FIG. 6 illustrates a graph 170 of gate voltage and a graph 172 of anode current for a prior art method of operating a field emission display. As illustrated by graph 170, the gate voltage remains constant at VG,0 over the operating lifetime of the display. Furthermore, the anode current, which corresponds to the emission current, is not controlled, so that it decreases continuously during the operating lifetime of the display, as indicated by graph 172. Operation of the prior art FED starts at time t0. The prior art display lifetime, t'LIFE, is defined as the total operating time required for the anode current to reach a selected value, IA,f. The value of IA,f is typically expressed as a percentage of an initial anode current, IA,0, such as 50% of IA,0.

FIG. 7 illustrates a graph 176 of anode current 144 and a graph 178 of offset voltage, in accordance with the method of the invention. The abscissa represents operating time, during which FED 100 is in a display mode of operation. The times specifically indicated on the abscissa in FIG. 7 do not necessarily correspond to times specifically indicated in the other figures of the description.

In the example of FIG. 7, the control method of the invention is performed continuously during the operation of FED 100. For the purpose of distinguishing or contrasting the display operating lifetime from that of the prior art, the initial value, IA,0, and final value, IA,f, of anode current 144 in FIG. 7 are selected to be equal to those of FIG. 6.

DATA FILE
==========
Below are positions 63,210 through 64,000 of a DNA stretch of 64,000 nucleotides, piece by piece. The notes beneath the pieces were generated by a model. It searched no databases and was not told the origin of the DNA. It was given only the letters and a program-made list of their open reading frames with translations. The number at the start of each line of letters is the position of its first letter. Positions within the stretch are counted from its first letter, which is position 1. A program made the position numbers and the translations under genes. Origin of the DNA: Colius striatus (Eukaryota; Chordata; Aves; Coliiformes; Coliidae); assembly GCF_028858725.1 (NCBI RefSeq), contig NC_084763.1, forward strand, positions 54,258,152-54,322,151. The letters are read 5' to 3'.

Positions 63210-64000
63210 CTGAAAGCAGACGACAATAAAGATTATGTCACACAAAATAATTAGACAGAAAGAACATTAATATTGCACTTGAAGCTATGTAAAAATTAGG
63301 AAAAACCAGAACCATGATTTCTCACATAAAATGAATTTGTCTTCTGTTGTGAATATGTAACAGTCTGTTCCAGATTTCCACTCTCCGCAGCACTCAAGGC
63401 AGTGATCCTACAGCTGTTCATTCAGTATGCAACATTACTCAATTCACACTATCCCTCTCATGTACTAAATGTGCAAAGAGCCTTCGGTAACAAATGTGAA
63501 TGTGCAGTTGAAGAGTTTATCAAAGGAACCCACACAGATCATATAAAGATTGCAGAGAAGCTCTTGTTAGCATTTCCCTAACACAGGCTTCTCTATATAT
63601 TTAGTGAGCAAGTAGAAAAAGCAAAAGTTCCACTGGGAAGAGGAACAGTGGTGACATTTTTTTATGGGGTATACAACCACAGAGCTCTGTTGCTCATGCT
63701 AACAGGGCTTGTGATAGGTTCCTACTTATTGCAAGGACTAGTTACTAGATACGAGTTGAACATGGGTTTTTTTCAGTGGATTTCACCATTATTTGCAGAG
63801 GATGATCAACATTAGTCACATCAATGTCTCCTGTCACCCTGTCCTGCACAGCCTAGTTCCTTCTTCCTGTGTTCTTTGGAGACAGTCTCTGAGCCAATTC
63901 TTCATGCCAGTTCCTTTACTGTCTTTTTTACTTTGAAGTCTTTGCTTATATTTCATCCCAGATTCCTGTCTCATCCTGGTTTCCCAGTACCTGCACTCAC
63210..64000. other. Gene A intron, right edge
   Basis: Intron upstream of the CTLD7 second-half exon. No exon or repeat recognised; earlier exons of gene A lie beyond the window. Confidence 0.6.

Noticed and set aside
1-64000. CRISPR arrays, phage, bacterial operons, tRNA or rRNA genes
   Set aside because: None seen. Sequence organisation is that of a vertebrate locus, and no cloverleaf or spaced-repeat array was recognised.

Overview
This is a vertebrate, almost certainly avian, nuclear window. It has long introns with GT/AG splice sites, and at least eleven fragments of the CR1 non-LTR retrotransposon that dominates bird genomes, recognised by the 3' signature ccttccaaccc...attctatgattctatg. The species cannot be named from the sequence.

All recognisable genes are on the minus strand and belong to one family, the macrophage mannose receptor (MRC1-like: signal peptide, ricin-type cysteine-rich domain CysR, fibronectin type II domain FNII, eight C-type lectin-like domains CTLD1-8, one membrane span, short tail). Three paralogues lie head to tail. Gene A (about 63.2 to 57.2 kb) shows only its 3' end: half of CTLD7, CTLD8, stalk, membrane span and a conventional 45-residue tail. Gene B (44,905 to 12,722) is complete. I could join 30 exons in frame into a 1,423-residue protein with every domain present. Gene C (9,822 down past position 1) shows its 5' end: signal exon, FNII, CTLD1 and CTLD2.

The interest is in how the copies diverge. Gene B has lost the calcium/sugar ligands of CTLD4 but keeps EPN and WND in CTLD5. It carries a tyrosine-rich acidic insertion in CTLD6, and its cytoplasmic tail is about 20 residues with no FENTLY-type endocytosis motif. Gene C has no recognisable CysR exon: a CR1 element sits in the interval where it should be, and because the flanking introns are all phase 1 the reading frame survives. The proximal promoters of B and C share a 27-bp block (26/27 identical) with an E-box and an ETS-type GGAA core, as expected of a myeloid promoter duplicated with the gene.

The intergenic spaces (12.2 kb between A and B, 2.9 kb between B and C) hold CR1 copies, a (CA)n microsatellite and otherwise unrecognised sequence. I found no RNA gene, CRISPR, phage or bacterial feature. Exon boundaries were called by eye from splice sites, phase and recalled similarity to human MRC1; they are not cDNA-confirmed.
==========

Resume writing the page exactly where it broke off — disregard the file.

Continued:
Operation of FED 100 begins at time t0. As the anode current 144 decreases during operation of FED 100, the offset voltage is adjusted in accordance with the method of the invention. In accordance with the method of the invention, the offset voltage is adjusted continuously during operation of FED 100. In the embodiment shown in FIG. 7, offset voltage is increased during operation of FED 100, which decreases the rate of decrease of the anode current 144. This has the effect of extending the display lifetime from the prior art display lifetime, t'LIFE, to an operating lifetime, tLIFE. The operating lifetime, tLIFE achieved by the method of the invention is longer than the prior art display lifetime, t'LIFE.

The operating lifetime, tLIFE, of FED 100 is determined by a maximum offset voltage, VOFFSET,MAX, and by the lower limit, IA,f, of anode current 144. The maximum offset voltage can be defined by the operating limits of offset voltage source 160. The maximum offset voltage can equal a maximum voltage provided by offset voltage source 160. Alternatively, the maximum offset voltage may be defined by limits placed upon switching power requirements or by driver limitations.